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Acne is a common skin condition. It occurs most often in teenagers and young adults, but can persist into adulthood.

Signs & Symptoms

•  Whiteheads and/or blackheads.

•  Red and painful pimples.

•  Deeper lumps (cysts or nodules).

Illustration of acne forming.

How acne forms.


Foods and beverages, such as chocolate, nuts, greasy foods, and cola do not cause acne. If you find that eating certain foods make your acne worse, avoid them.


Acne results when oil ducts below the skin get clogged. Factors that help cause acne include:

•  Hormone changes during adolescence, before a female’s menstrual period, or during pregnancy.

•  Rich moisturizing lotions. Oily makeup.

•  Emotional stress.

•  Nutritional supplements that have iodine.

•  Medications, such as lithium and corticosteroids.

•  Illegal (anabolic) steroids. These are used for muscle-building.


American Academy of Dermatology

866.503.SKIN (503.7546)


National Institute of Arthritis and Musculoskeletal and Skin Diseases (NIAMS)


Mild acne can be treated with Self-Care / Prevention. When this is not enough, a doctor may prescribe one or more of these 1 medications:

•  A topical cream, gel, or liquid with retinoic acid (Retin-A). {Note: Retin-A makes your skin more sensitive to the sun.}

•  A topical cream, lotion, or wipe with an antibiotic, such as clindamycin.

•  A topical gel with dapsone. A brand name is AczoneTM Gel 5%.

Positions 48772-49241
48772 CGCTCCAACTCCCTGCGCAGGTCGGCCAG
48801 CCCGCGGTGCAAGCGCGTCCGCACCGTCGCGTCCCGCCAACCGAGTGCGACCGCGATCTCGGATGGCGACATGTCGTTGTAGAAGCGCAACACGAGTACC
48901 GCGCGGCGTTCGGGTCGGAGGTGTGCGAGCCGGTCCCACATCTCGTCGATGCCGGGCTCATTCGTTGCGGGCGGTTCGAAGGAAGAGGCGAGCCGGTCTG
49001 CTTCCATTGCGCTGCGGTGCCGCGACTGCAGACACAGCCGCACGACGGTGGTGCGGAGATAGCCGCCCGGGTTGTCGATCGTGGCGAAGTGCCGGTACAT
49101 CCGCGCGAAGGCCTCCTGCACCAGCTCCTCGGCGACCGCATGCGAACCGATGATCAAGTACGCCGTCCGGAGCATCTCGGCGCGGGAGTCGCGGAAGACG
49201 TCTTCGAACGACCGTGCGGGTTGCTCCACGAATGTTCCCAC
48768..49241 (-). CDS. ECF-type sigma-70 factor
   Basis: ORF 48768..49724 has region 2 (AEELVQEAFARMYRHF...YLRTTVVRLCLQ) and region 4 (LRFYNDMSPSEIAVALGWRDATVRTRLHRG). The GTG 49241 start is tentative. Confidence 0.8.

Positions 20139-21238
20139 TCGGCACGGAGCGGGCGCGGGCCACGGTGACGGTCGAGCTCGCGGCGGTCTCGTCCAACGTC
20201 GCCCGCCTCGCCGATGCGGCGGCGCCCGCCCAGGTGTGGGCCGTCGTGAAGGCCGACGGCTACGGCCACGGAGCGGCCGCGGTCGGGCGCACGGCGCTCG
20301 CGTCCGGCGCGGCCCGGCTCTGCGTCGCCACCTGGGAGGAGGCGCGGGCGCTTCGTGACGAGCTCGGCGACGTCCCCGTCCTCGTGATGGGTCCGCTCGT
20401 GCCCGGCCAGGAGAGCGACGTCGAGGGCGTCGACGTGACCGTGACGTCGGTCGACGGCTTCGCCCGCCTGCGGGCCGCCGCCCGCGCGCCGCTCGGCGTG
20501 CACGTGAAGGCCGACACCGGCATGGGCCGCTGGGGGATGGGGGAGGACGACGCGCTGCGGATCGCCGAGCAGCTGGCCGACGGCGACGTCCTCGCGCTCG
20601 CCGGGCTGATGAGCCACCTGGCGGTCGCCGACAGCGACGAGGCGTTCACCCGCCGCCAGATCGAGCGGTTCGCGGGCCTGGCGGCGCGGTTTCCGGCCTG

•  An antibiotic pill, such as minocycline or tetracycline. {Note: These medicines can make birth control pills less effective and make your skin more sensitive to the sun.}

•  For some females, a certain birth control pill.

•  Isotretinoin. Brand names are Accutane, Amnesteem, Sotret, Claravis. This medicine is usually prescribed for severe acne. {Note: This medicine can have serious side effects. These include bone and fracture problems, severe birth defects, depression, psychosis, aggressive and/or violent behaviors, and suicide.}

Treatments Other Than Medications

•  Chemical peels.

•  Laser treatments.

•  Surgery for acne scarring.

Questions to Ask

Self-Care / Prevention

•  Keep your skin clean. Gently wash your skin, where the acne appears, twice a day. Use a mild soap, such as Neutrogena. Use a clean washcloth every time. Work the soap into your skin gently for 1 to 2 minutes and rinse well. Don’t scrub.

•  Don’t squeeze, scratch, or poke at pimples. They can get infected and leave scars.

•  Wash after you exercise or sweat.

•  Use an over-the- counter lotion or cream that has benzoyl peroxide. (Some people are allergic to benzoyl peroxide. Try a little on your arm first to make sure it doesn’t hurt your skin.) Follow the directions as listed.

•  Use only oil-free and water-based makeups. Don’t use greasy or oil-based creams, lotions, or makeups.

•  For males, wrap a warm towel around your face before you shave. Shave along the natural grain of the beard.

•  Don’t spend too much time in the sun especially if you take antibiotics for acne. Don’t use sun lamps.

This website is not meant to substitute for expert medical advice or treatment. Follow your doctor’s or health care provider’s advice if it differs from what is given in this guide.


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